A month ago everyone hated growth stocks and loved energy. There was so much love for energy, because it was basically the only game in town. Since then the energy names have collapsed and growth has stabilized. So, naturally, now we see folks warming up to growth stocks.
I wrote about the change two weeks ago. We looked at several indicators, but I also shared a chart of the ratio of the S&P to Nasdaq. Note it has yet to take out the low from two weeks ago (which would mean Nasdaq is outperforming by a wider margin than it has been). So far we have two lower highs, but no lower low.
We're essentially back to the either/or market. I was asked about the intermediate-term indicators and if they are overbought or oversold. Some are overbought, some are oversold. The indicators are either/or, too!
The McClellan Summation Index for the New York Stock Exchange has been creeping upward. And the word creeping should be highlighted. Notice every other push upward is like a rocket, straight up. This time it looks more like when I cycle on my bike uphill, more meandering than full force.
I think that's because breadth on the New York Stock Exchange has been so crummy. You can't crush all those industrials, energy and commodity names and think breadth is going to stay positive. The Summation Index would need a net negative breadth day of negative 400 on the NYSE to halt this meandering rise it has.
Compare that to the Nasdaq McClellan Summation Index where I use volume. The up move may not be straight up, but it surely looks more lively than the NYSE's does.
The 30-day moving average of the advance/decline line for the NYSE looks quite similar to that of Nasdaq. It leans more to the overbought side of the ledger than the oversold.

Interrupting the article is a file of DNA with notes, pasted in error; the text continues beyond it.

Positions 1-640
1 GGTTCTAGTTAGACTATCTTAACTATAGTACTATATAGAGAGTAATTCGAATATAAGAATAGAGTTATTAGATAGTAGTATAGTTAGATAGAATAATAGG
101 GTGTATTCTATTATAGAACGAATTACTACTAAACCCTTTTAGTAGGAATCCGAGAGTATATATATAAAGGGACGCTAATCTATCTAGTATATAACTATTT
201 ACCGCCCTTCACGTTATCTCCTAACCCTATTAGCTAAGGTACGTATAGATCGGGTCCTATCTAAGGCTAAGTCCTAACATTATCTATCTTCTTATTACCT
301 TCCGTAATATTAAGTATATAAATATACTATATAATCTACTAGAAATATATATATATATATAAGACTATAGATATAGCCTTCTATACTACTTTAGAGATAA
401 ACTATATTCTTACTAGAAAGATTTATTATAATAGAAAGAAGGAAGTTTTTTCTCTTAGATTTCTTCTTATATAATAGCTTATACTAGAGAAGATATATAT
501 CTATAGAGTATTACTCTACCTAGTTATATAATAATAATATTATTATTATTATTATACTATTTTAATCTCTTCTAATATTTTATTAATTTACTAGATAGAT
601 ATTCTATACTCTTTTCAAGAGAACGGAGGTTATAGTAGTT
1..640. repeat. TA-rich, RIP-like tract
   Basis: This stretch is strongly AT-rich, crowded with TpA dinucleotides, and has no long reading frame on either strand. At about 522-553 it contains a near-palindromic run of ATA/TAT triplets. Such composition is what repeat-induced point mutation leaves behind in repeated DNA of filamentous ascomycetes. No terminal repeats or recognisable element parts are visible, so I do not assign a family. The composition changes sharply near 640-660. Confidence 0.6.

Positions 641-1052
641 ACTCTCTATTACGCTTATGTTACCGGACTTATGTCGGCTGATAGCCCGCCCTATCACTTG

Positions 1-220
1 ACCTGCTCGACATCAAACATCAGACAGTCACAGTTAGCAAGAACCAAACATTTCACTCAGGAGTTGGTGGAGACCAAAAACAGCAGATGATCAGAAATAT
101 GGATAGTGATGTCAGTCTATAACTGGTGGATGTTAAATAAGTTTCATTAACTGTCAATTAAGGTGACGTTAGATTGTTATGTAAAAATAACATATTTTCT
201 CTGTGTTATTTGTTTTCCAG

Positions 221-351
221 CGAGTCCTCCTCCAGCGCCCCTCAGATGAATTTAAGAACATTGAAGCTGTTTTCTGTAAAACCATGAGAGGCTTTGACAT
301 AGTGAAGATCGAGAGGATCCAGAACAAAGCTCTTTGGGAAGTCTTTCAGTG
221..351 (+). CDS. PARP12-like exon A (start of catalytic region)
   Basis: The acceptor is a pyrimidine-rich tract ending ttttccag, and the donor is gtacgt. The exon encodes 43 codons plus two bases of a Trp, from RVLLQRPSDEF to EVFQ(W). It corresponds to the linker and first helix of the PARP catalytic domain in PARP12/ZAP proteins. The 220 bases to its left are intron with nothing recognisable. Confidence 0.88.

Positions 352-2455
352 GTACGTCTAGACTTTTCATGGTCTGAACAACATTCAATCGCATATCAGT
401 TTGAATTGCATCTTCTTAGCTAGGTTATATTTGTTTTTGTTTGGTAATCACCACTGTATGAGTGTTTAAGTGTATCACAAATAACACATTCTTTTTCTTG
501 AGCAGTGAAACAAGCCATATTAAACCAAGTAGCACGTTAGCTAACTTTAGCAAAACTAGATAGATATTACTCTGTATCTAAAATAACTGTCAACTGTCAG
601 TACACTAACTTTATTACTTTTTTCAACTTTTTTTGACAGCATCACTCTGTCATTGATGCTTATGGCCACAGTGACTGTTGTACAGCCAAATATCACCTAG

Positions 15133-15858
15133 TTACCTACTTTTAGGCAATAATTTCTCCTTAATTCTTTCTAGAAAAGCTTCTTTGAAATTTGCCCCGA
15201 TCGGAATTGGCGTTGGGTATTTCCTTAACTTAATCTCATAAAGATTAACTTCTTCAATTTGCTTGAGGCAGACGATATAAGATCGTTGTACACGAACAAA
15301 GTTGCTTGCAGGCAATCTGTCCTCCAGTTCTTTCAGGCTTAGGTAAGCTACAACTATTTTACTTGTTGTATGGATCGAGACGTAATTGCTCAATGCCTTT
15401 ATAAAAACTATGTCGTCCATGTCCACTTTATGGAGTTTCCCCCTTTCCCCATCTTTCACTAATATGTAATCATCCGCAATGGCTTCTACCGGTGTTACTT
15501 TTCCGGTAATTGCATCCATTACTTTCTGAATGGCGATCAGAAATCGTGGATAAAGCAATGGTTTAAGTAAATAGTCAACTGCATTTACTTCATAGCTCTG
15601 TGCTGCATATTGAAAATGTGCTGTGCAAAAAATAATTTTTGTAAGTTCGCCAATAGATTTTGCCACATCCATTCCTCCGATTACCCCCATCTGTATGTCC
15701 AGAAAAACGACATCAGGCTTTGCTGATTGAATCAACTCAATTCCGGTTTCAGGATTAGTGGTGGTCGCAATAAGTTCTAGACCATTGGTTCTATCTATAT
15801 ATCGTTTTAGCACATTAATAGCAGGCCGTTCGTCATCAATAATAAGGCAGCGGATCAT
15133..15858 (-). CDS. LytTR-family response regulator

The Hi-Lo Indicator which I thought would surely zip upwards has barely budged. This is highly unusual. That having been said, I would call this intermediate term indicator oversold.
If we look at the 21-day moving average of the put/call ratio for the Volatility Index there is something curious here, as well. Peaks in this indicator typically indicate the pros are betting on a lower VIX (higher stocks) and we want to go with the pros. When it is at the lower end we see one of two scenarios play out.
First, big-cap tech goes it alone, or shall I say breadth lags a rally in the indexes. Or the market goes down. Once this turns upward it means pros are betting on a higher VIX (lower stocks).
In fact none of the put/call ratios and their moving averages are at extremes -- meaning they don't show a lot of fear -- rather they are heading down. The 10-day moving average of the equity put/call ratio is nearing the low from early June. At .64 it is not showing a lot of fear. I would say it's not a lot of complacency yet, but it is heading more toward complacency than it is fear.
The Overbought/Oversold Oscillators are leaning toward overbought as well. Remember it's the math, having to do with breadth. A few days down would take this right back to an oversold condition.
If you are searching for bottoms, you will see what you want to see in these indicators. If you are searching for tops, you will see what you want to see. This is why I said over a week ago I see a chop-fest for now.
Finally let me note that the Daily Sentiment Index (DSI) for the U.S. dollar moved to 92 on Wednesday.